#BlackLivesMatter: 4 Probing Questions For Allies
George Floyd died of inflicted poverty in the wealthiest, most powerful nation in human history. Chauvin’s murderous knee was a side effect of America’s centuries-long effort to take real power away from the people who’s hands built the nation’s riches. Intentional policies and customs have assured that White people do not have to share power or resources in any just way with slaves, freedmen (and freed-women), or their descendants. Changing this dynamic is an unavoidable prerequisite for real, enduring change.
American Descendants of Slavery (ADOS) continue to suffer under the yoke of oppression. At the root of this condition is a lack of wealth. As chattel, wealth was denied regardless of contributions. Under Jim Crow, wealth was ripped away. Also, the tools to accumulate, grow, and protect wealth were denied. Economic deprivation has rendered us non-competitive in many spaces. As White America passes on financial security to their children, ADOS families can only bequeath precarity.
Important Note: In this article, I use “Black Lives Matter” as an overarching term for the current protests. Not the specific organization or its leadership.
In the United States, wealth (especially generational wealth) is the primary source of security and self-determination. It dictates your ability to live in safe neighborhoods with quality schooling, access to capital, your health outcomes, etc. Wealth even decides if your family can acquire fresh food and clean water.
Political influence in this country is also rooted in your ability to put funds into a given candidate’s coffers (or fund their opponent). It’s the difference between choosing from the menu (the vote) and deciding what goes on the menu (real power). Black economic instability is not a mistake.
A comprehensive national reparations program is the only way to repair this chasm.
Too often, ADOS are expected to de-prioritize their specific needs for a broader agenda. In a nation that issues and valuates its own currency, both can be accomplished simultaneously. Pitting ADOS reparations against other groups and policies is a stalling deflection tactic and should not be tolerated.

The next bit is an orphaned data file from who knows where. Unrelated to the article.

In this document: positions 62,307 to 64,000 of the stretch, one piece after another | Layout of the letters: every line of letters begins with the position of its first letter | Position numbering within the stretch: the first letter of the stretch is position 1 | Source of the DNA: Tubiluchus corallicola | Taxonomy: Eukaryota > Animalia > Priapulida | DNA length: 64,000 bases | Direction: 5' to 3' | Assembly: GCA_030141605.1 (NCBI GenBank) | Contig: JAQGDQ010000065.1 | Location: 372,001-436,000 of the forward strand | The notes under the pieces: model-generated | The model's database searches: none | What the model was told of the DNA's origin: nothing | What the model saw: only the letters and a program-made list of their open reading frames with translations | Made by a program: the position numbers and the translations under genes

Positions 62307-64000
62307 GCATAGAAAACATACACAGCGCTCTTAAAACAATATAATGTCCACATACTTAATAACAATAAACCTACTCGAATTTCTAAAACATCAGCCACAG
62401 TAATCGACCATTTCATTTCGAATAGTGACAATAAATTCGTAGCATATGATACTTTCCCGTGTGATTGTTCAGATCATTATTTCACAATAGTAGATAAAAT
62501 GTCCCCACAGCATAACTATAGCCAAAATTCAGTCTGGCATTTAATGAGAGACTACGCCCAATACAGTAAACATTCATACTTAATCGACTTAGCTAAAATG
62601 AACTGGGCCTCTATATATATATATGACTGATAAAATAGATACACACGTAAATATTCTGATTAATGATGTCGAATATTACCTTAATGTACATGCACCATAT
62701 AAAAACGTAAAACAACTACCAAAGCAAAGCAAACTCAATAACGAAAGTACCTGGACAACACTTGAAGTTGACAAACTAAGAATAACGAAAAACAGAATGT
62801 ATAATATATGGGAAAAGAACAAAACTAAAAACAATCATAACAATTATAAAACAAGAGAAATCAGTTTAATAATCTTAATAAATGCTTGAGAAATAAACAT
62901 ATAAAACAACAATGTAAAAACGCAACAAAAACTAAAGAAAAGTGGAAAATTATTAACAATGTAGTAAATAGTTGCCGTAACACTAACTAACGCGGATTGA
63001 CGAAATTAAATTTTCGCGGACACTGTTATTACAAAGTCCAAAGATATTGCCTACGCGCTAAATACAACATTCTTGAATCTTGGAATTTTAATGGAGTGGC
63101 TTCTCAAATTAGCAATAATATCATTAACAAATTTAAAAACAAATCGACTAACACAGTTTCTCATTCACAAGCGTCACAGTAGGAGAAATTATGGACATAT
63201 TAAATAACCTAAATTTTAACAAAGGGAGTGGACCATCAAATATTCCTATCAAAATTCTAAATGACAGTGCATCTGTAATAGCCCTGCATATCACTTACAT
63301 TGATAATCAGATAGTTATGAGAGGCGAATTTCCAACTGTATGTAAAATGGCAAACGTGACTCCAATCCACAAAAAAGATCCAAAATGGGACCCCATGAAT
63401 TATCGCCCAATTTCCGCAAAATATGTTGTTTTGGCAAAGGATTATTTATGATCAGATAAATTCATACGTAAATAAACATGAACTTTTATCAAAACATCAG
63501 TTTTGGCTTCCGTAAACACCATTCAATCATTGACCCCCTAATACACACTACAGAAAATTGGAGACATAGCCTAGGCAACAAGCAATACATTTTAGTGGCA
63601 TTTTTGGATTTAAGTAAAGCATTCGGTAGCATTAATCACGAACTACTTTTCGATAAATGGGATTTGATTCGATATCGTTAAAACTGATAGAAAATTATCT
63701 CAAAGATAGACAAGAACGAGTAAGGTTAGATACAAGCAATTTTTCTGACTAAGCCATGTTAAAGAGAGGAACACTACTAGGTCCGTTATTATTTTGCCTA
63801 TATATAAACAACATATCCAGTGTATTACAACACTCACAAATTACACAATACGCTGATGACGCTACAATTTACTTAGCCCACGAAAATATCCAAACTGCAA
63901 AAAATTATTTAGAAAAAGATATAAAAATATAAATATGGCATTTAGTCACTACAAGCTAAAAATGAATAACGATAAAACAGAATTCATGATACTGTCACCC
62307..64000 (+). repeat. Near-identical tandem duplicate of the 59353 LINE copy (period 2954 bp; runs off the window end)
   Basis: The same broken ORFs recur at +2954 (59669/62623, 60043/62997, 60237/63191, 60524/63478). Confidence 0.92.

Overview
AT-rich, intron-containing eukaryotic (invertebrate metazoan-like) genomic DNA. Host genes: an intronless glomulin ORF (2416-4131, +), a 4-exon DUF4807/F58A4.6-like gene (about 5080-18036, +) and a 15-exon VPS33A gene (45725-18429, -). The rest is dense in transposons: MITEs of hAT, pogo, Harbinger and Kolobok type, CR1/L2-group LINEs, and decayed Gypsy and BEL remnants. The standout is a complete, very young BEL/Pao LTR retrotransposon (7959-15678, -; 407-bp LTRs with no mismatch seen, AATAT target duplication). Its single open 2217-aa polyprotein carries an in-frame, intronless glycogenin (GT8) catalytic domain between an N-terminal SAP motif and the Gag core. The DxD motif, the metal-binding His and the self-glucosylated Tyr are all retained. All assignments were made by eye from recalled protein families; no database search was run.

True alliances are mutually beneficial. Therefore, allyship must be level-set. Each potential ally should clearly understand the root causes of Black oppression and it’s symptoms, like police brutality.
We have developed a series of four questions to ask allies and potential allies. These questions will help all sides clarify where energies should be focused.
The answer to all these questions should be a resounding “Yes.”
- Do you understand that police brutality and other issues around the criminal justice system are only symptoms of a greater predatory racist system?
- Do you know that wealth (especially generational wealth held by individuals, families, institutions, and groups) is the primary source of freedom, self-determination, and power in the United States?
- Do you understand that Black families have been uniquely targeted for exploitation and wealth extraction by US laws and customs like chattel slavery, Jim Crow, redlining, mass incarceration, etc.?
- Do you understand that we should all be fighting for the restoration of the wealth stolen from ADOS families through a comprehensive, focused reparations program in order to generate real, permanent change in the United States?
As stated earlier, the answer to each of these questions is an unqualified “Yes.” However, there is an engineered knowledge gap and some resources may be required. Allies and potential allies should be willing to learn and adapt. Below are the books, studies, articles, and videos you can use to support your position and inform allies.
From Here to Equality: Reparations for Black Americans in the Twenty-First Century by William A. Darity & A. Kirsten Mullen
The Color of Money: Black Banks and the Racial Wealth Gap by Mehrsa Baradaran
The Color of Law: A Forgotten History of How Our Government Segregated America by Richard Rothstein
Umbrellas Don’t Make it Rain: Why Studying and Working Hard Isn’t Enough for Black Americans from The New School (PDF)
What We Get Wrong About Closing the Racial Wealth Gap from Samuel DuBois Cook Center on Social Equity Duke University (PDF)
Wealth and Structural Racism by William A. Darity
The Truth About the Confederacy in the United States by Jeffrey Robinson (ACLU)
EJI Confronts America’s History of Racial Inequality by Bryan Stevenson (EJI)